Fieldwork – some courses may require you to complete a fieldwork element, either in the UK or abroad. Fieldwork is very common on courses such as geography or archaeology, and you can see it as a great excuse to travel! Your university may well have travel grants available to help you with the cost of completing your fieldwork.
Firsts – the degree equivalent of an A grade, a First is the highest class of degree and is followed by 2.1, 2.2, and third. This grading system may take a little getting used to when you’re used to the different mark schemes used by GCSEs, A-levels or the International Baccalaureate.
Freshers – an affectionate term for those in their first year at university (the word comes from the American ‘Freshman’).
Freshers’ Flu – with lots of people who’ve never met before mixing in confined spaces and not eating as healthily as normal, the dreaded ‘Freshers’ Flu’ is a common feature of your first week at university. Make sure you stock up on orange juice and cold medicine to get you through!
Freshers’ Week – this is your first week at university, before all your academic commitments start, when you’ll have a chance to get acquainted with your new surroundings, register and make new friends. Read more about what to expect during Freshers’ Week in our previous post on this topic.


Graduation – the end of your studies are formally marked by your graduation ceremony, during which you’ll officially receive your degree. It’s a time to get dressed up in a traditional academic gown and hood, and celebrate your achievements with family and friends.


Image shows a typical student bedroom.
You can bring posters and decorations from home to personalise your room.

Halls – university accommodation is typically in Halls of Residence – purpose-built blocks of student rooms with bathroom facilities and usually kitchens. This is where a lot of students make their closest friends during their time at university.


IT – it goes without saying that all universities will have extensive IT facilities available on campus and in university accommodation. You can expect to have free WiFi in your room, and the old-fashioned computer room of yesteryear hasn’t died out yet either. There should be an IT officer on hand to advise on virus protection, getting online and any other IT issues.


Joint Honours – when two subjects are studied alongside each other, the resulting degree is known as a Joint Honours degree. Common Joint Honours degrees include combinations of languages, such as French and Spanish. This isn’t the equivalent of doing two degrees; it’s roughly the same amount of work, but split between two subjects.


Kitchens – your accommodation should have a shared kitchen for you to prepare meals and socialise in. We advise labelling all your own kitchen utensils, pots and pans, as they can easily get mixed up with everyone else’s and go missing when the end of term comes round. Labelling your food in the shared fridge is a good idea too – then there’ll be no excuse for a yogurt going missing or that milk mysteriously being half empty!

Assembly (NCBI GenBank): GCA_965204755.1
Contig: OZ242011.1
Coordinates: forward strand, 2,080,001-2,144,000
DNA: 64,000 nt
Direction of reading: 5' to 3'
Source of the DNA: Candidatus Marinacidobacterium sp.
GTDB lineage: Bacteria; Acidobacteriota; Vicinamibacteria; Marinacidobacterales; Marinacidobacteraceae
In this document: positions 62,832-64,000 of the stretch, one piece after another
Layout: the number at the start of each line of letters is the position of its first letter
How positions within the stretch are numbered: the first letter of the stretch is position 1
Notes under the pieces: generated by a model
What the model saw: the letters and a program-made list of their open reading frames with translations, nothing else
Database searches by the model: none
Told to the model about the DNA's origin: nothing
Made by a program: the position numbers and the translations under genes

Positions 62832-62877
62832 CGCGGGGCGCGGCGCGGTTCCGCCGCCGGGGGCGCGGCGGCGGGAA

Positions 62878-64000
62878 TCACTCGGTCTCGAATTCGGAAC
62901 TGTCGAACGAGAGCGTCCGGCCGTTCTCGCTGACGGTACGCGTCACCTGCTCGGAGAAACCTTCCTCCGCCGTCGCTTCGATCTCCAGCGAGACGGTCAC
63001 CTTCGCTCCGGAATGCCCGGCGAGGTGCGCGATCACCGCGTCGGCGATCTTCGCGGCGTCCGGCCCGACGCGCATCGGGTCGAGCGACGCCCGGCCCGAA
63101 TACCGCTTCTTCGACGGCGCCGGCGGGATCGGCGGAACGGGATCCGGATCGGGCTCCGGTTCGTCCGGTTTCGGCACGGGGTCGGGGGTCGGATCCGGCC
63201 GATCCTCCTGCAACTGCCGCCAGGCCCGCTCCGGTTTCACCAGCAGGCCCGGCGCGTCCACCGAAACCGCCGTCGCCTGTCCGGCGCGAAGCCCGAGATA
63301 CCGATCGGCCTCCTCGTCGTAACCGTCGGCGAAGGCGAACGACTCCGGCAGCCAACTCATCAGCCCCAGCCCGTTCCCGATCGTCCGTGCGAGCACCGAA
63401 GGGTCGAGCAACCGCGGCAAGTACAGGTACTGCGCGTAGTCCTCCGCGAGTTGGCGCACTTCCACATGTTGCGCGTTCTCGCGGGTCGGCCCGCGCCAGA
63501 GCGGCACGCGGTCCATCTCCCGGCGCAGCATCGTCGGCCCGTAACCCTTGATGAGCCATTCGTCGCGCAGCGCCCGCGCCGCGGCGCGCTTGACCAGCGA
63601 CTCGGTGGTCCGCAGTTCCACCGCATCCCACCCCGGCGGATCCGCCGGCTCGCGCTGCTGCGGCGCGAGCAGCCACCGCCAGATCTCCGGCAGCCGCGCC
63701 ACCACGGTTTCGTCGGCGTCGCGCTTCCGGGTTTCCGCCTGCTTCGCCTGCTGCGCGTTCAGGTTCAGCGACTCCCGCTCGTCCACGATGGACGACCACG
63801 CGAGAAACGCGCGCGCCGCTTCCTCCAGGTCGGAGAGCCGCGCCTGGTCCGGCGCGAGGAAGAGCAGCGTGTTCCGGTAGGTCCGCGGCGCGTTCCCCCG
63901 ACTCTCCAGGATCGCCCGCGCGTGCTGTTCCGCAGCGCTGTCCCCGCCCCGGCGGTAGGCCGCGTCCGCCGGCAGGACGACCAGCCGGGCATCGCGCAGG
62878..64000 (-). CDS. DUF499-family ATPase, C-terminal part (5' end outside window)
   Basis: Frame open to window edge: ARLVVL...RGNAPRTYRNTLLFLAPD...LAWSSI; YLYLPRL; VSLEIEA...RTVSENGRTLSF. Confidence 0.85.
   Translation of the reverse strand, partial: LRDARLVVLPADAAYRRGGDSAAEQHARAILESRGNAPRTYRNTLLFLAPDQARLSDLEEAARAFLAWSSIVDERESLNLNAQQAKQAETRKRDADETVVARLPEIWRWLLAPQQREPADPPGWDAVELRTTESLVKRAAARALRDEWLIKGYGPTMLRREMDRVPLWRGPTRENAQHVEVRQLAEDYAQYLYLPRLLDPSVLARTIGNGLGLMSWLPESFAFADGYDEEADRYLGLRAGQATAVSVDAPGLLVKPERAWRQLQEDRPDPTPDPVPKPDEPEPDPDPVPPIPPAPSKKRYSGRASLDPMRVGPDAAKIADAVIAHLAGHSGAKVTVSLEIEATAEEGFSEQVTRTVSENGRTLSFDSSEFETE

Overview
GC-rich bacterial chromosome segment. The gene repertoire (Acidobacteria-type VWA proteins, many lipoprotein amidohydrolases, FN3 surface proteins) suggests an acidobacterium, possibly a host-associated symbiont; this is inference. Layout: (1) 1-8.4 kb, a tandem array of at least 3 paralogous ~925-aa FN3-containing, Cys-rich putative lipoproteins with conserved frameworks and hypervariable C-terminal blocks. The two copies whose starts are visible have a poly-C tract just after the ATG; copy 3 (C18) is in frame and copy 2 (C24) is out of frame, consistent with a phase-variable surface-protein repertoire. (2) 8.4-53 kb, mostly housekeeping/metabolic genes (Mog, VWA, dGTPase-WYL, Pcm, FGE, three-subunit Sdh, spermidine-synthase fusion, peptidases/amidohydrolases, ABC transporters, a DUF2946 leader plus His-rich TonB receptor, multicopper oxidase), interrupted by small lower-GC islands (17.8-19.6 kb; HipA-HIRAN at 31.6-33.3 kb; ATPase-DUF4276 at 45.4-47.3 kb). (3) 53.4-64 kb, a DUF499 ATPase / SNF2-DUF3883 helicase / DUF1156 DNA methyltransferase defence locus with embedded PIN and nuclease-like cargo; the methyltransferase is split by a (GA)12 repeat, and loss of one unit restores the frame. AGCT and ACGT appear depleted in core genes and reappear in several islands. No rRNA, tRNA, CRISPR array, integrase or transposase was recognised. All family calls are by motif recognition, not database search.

Lectures – a university teaching method that you probably won’t be familiar with from school is the lecture. A fairly big percentage of your teaching is likely to be comprised of lectures, in which an academic talks to you for an hour about a particular topic and you take notes. You’ll often be given a handout to accompany the lecture, which will give you the key points and further reading. Some students try to get away with getting hold of the handout but missing the lecture, but we advise against this; the handouts usually only tell a fraction of the story!

Image shows a long wooden bookshelf in an old library.
Don’t skip the library tour in Freshers’ Week; knowing how to navigate university libraries is invaluable.

Library – you’ll be spending a lot of time in the library if you’re a good student, as it’s not only the place to find the resources you need to prepare for seminars and write essays, but it’s also a quiet place to study that’s free from the distractions of your room. Many individual university departments have their own subject-specific libraries with more in-depth collections.


Mature Students – not all the students at your university will be fresh from school like you. Anyone over the age of 21 when they start their course is known as a ‘mature student’. These are often adults who are taking a career break to pursue further study.
Masters – the Masters degree is the next level up from Undergraduate. Some students start out on Masters courses from the word go; these are usually four-year courses rather than the usual three. If not, the Masters is typically a year long and students often go straight onto these in the year after they complete their Undergraduate degree.